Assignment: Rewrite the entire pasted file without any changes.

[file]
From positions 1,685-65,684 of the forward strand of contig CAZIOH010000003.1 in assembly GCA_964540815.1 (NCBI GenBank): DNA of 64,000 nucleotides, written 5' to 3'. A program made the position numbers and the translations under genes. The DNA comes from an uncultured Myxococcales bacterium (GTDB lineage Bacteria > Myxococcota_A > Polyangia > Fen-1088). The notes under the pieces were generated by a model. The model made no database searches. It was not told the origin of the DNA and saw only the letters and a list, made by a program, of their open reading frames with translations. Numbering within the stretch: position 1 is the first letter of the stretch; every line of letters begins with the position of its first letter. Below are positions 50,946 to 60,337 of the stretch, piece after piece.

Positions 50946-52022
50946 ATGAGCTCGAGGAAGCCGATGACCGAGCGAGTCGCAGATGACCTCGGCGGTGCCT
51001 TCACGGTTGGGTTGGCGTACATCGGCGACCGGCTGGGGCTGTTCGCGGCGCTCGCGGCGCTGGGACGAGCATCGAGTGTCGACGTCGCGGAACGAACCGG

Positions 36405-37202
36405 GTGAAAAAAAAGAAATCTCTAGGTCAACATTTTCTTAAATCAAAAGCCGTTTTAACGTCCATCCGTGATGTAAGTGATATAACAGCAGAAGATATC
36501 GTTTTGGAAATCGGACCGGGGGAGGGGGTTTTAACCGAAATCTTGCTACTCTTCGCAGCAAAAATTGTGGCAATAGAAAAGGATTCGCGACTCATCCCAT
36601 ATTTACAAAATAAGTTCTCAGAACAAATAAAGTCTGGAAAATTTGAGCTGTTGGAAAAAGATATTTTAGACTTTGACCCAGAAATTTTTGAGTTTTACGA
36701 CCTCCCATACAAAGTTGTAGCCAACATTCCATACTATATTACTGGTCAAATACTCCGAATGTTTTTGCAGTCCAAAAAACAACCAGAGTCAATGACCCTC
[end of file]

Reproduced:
From positions 1,685-65,684 of the forward strand of contig CAZIOH010000003.1 in assembly GCA_964540815.1 (NCBI GenBank): DNA of 64,000 nucleotides, written 5' to 3'. A program made the position numbers and the translations under genes. The DNA comes from an uncultured Myxococcales bacterium (GTDB lineage Bacteria > Myxococcota_A > Polyangia > Fen-1088). The notes under the pieces were generated by a model. The model made no database searches. It was not told the origin of the DNA and saw only the letters and a list, made by a program, of their open reading frames with translations. Numbering within the stretch: position 1 is the first letter of the stretch; every line of letters begins with the position of its first letter. Below are positions 50,946 to 60,337 of the stretch, piece after piece.

Positions 50946-52022
50946 ATGAGCTCGAGGAAGCCGATGACCGAGCGAGTCGCAGATGACCTCGGCGGTGCCT
51001 TCACGGTTGGGTTGGCGTACATCGGCGACCGGCTGGGGCTGTTCGCGGCGCTCGCGGCGCTGGGACGAGCATCGAGTGTCGACGTCGCGGAACGAACCGG

Positions 36405-37202
36405 GTGAAAAAAAAGAAATCTCTAGGTCAACATTTTCTTAAATCAAAAGCCGTTTTAACGTCCATCCGTGATGTAAGTGATATAACAGCAGAAGATATC
36501 GTTTTGGAAATCGGACCGGGGGAGGGGGTTTTAACCGAAATCTTGCTACTCTTCGCAGCAAAAATTGTGGCAATAGAAAAGGATTCGCGACTCATCCCAT
36601 ATTTACAAAATAAGTTCTCAGAACAAATAAAGTCTGGAAAATTTGAGCTGTTGGAAAAAGATATTTTAGACTTTGACCCAGAAATTTTTGAGTTTTACGA
36701 CCTCCCATACAAAGTTGTAGCCAACATTCCATACTATATTACTGGTCAAATACTCCGAATGTTTTTGCAGTCCAAAAAACAACCAGAGTCAATGACCCTC